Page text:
Harmful chemicals are emitted by all electronic cigarettes, according to a new study, which also found two new toxic chemicals never detected before from e-cigarette vapors.
In a study published last week in the medical journal Environmental Science & Technology, researchers from the Lawrence Berkeley National Lab report that all e-cigarettes emit harmful chemicals based on a common solvent used in all brands. Some devices emit higher levels than others based on temperature, type and age of the device.
Researchers simulated vaping using three types of e-liquids and two different vaporizers. One device contained one heating coil, the other two heating coils in parallel. They operated the vaporizers at various battery power settings.
There are a wide variety of e-cigarettes and e-liquids on the market. This study focused on a solvent used in nearly all brands of e-liquid. It is a combination of propylene glycol and glycerine. Very few studies have been conducted on heating and inhaling the two chemicals.
Using gas and liquid chromatography to determine what was in the emitted vapor, they examined first puffs and later puffs after the device heated up and reached “steady state.” They used a device that took puffs from the e-cigarettes lasting five seconds every 30 seconds.
The study determined first and last puffs produce widely different emissions. Emissions levels from the first few puffs and the “steady state” increased by 10 fold or more in some cases, depending on the device, temperature, battery voltage and emitted compound.
A common chemical found in e-cigarette vapor is acrolein, a severe eye and respiratory irritant. Using the single coil device operating at 3.8 volts it emitted 0.46 micrograms per puff of acrolein in the first five puffs. At “steady state” temperature it emitted 8.7 micrograms of acrolein per puff. When researchers applied the same voltage to the double coil e-cigarette it emitted less emissions.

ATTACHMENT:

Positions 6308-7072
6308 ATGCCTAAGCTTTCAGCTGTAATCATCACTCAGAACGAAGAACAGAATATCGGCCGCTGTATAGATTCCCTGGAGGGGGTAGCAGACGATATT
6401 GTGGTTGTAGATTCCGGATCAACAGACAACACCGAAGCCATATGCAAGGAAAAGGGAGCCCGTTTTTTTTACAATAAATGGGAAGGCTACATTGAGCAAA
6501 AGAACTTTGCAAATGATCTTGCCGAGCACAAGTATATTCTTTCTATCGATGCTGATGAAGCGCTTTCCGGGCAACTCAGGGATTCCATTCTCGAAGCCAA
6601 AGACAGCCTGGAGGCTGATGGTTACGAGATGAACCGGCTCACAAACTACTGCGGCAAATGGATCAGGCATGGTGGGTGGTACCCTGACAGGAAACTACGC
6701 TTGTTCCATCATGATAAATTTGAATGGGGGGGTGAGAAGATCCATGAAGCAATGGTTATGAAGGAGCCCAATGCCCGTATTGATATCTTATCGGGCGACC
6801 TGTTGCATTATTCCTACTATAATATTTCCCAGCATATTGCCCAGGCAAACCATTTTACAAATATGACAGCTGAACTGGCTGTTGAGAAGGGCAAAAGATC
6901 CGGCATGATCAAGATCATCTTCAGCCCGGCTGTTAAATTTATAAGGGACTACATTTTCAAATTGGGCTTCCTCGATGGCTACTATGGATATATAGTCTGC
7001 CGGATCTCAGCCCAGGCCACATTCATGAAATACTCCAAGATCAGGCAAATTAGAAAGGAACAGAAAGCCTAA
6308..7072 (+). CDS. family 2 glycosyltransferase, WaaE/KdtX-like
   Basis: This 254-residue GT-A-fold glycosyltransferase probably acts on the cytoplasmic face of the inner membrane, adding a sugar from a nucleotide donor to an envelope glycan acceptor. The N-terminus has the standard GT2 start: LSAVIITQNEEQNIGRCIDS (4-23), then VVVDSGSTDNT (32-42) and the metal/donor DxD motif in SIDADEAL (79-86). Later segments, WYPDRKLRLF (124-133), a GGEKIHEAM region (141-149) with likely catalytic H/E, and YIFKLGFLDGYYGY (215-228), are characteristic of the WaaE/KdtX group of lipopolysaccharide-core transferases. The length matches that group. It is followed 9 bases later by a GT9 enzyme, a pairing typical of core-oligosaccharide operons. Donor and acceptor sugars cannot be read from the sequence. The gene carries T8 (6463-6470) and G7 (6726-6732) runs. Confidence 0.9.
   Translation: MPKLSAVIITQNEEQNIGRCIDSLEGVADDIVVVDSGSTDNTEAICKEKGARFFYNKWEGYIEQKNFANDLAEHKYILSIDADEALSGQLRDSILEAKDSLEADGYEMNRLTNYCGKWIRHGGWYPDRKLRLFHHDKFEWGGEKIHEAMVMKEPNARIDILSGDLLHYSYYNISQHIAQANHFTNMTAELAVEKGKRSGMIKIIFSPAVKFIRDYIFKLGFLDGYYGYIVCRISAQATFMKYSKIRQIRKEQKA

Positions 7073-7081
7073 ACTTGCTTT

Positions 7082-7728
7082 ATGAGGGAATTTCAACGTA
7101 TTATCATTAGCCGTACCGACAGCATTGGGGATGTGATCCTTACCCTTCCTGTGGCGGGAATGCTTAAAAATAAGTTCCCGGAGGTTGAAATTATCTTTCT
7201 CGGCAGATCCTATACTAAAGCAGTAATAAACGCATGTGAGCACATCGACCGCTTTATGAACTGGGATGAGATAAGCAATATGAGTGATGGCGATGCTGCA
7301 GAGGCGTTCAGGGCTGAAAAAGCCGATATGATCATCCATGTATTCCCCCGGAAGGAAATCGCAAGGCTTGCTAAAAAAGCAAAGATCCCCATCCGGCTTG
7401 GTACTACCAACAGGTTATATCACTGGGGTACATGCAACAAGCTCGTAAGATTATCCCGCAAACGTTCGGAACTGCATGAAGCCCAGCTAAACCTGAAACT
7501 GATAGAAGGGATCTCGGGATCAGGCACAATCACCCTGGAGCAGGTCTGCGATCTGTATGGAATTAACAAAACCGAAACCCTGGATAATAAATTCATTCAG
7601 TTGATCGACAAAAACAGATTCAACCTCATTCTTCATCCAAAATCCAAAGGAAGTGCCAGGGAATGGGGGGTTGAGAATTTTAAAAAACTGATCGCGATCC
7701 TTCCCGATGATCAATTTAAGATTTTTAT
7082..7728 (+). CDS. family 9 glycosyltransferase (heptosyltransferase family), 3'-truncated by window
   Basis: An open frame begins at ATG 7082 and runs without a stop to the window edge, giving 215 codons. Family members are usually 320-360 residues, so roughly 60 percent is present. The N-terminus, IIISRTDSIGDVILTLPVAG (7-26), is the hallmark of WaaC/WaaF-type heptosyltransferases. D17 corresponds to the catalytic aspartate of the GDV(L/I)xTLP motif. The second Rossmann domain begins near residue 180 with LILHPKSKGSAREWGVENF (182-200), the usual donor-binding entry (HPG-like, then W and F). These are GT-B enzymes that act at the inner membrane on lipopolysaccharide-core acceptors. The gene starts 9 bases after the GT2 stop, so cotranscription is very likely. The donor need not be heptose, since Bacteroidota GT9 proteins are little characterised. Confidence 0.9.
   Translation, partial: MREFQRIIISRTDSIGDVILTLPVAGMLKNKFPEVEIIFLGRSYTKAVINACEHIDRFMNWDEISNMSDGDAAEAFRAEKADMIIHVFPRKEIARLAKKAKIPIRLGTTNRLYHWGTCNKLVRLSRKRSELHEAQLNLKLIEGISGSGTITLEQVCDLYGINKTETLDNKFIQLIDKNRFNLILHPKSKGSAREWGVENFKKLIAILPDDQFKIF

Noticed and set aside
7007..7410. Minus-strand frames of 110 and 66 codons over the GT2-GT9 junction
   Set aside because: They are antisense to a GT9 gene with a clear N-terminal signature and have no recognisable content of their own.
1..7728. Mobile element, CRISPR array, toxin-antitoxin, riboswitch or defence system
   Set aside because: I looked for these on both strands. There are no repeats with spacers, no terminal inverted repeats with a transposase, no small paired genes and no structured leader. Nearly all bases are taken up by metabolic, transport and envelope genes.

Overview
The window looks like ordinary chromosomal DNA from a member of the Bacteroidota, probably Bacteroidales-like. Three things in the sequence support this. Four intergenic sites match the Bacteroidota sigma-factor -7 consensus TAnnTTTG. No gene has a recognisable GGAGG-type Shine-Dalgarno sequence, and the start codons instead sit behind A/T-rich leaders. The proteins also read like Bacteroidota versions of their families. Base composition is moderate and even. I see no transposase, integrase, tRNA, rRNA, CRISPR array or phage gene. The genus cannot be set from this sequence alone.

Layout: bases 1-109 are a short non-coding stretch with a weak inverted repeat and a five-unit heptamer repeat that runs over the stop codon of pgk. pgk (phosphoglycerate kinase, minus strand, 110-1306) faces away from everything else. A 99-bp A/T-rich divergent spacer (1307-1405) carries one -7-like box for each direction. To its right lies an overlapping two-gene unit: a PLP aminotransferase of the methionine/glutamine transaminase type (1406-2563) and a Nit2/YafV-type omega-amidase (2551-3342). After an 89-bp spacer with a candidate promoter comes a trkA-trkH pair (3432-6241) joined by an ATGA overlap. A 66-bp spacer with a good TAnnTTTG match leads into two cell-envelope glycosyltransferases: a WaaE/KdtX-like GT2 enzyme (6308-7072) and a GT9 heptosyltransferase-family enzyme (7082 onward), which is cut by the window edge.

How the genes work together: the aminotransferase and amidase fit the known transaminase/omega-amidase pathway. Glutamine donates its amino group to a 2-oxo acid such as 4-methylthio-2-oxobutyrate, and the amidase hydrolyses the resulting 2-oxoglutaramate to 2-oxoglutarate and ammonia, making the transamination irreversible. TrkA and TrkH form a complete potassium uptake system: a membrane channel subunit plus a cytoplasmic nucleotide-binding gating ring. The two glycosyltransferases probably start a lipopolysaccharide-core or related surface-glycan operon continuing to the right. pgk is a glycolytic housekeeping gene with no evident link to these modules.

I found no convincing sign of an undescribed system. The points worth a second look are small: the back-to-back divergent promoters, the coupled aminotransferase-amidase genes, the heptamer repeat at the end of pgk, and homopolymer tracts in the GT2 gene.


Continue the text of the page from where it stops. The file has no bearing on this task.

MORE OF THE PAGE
Conventional cigarettes emit about 400 to 650 micrograms of acrolein per cigarette. Researchers assumed 20 puffs on an e-cigarette was the equivalent to smoking one conventional cigarette. Based on that, the total emissions of acrolein for an e-cigarette was 90 to 100 micrograms.
Researchers also focused device voltage since many devices allow users to control the voltage. They found as voltage increased, the amount of e-liquid consumed per puff and vapor temperature were higher. For both acrolein and formaldehyde, the amount formed at the highest voltage was much higher than the amount formed at the lower voltage.
“We found there are emissions of toxic chemicals at any temperature at which you use the device,” Hugo Destaillats, co-author of the study, said in a Berkeley Lab press release. “And the higher the temperature, the more emissions.”
Researchers also vaporized liquids consisting only of the solvents. They detected significant levels of 31 harmful chemical compounds, including two new compounds that had never been previously found in e-cigarette vapor. Propylene oxide and glycol, both of which are considered probable carcinogens.
They also tested the effects on emissions from device aging. They used a single device for over 9 consecutive 50-puff cycles without cleaning the e-cigarette. They found formaldehyde, acetaldehyde, and acrolein increased with usage on a dirty device.
“In some cases we saw acetaldehyde levels increase 60 percent between cycles 1 and 9,” said co-author Mohamad Sleiman.
Researchers said the effect was consistent with a buildup of polymerization byproducts on or near the coil and accumulation of the residues. This is commonly called “coil gunk” or “caramelization” by consumers who vape. Heating the “gunk” provides a secondary source of dangerous aldehydes.
E-cigarettes have come under scrutiny in recent years as emerging evidence suggests they may release higher amounts of cancer causing agents than originally believed. Some research has also suggested the devices are just as addictive as traditional cigarettes.
The results of the latest study reinforce findings from other studies which found an increased risk of suffering respiratory problems as a result of inhaling the toxic chemicals in the vapor of e-cigarettes. Teens who vape are 30% more likely to suffer respiratory symptoms.
Other studies have shown a link between e-cigarette use and increased risk of suffering oral cancer from irritation of the chemicals in the vapor. E-cigarette vapor caused 85 percent of oral cells to die after exposure.
Another e-cigarette concern is the safety of the devices. There have been numerous reports of device explosions, injuries and burned users. A recent report indicated nearly 160 instances of device explosions from faulty parts.